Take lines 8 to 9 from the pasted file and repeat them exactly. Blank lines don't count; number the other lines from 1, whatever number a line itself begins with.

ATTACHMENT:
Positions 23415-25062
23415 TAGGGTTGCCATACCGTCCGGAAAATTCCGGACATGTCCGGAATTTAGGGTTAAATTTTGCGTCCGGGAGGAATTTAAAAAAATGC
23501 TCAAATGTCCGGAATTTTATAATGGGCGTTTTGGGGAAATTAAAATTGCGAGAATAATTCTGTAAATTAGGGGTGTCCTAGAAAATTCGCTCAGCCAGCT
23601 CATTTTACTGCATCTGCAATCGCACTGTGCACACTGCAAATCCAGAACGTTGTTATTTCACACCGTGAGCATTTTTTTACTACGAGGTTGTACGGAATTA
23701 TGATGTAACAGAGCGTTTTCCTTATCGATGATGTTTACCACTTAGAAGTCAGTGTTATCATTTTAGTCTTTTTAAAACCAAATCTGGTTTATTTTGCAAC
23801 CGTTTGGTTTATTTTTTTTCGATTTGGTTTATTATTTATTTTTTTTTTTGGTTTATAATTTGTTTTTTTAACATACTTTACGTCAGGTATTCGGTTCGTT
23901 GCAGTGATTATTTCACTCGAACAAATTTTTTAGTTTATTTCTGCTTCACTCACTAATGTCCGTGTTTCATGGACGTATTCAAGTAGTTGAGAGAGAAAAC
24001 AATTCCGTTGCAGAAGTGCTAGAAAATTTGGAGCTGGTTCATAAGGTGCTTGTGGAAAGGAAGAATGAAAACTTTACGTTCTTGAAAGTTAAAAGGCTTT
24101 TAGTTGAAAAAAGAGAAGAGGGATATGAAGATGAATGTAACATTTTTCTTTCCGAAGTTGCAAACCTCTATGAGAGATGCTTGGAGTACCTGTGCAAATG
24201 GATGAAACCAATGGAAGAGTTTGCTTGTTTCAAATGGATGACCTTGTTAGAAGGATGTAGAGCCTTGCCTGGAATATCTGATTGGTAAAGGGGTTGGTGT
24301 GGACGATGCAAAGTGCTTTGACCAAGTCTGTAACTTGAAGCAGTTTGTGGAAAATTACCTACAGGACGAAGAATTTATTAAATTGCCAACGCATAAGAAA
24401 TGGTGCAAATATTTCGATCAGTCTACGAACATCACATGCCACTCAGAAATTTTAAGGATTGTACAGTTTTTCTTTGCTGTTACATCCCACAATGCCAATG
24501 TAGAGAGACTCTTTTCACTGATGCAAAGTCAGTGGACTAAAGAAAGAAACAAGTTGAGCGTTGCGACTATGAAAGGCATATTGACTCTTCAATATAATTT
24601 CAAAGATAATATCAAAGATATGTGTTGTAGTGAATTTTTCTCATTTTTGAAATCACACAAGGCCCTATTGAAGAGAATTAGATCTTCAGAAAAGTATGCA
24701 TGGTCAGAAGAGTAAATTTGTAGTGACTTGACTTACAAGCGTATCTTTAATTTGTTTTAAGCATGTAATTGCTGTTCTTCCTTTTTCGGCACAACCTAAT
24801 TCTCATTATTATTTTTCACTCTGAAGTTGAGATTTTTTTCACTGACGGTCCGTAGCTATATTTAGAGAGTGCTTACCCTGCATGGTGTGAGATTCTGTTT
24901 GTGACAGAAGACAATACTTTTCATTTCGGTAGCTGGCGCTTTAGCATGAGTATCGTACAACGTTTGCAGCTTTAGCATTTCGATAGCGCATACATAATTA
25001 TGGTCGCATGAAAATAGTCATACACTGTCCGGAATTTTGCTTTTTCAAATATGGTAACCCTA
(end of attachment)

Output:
24001 AATTCCGTTGCAGAAGTGCTAGAAAATTTGGAGCTGGTTCATAAGGTGCTTGTGGAAAGGAAGAATGAAAACTTTACGTTCTTGAAAGTTAAAAGGCTTT
24101 TAGTTGAAAAAAGAGAAGAGGGATATGAAGATGAATGTAACATTTTTCTTTCCGAAGTTGCAAACCTCTATGAGAGATGCTTGGAGTACCTGTGCAAATG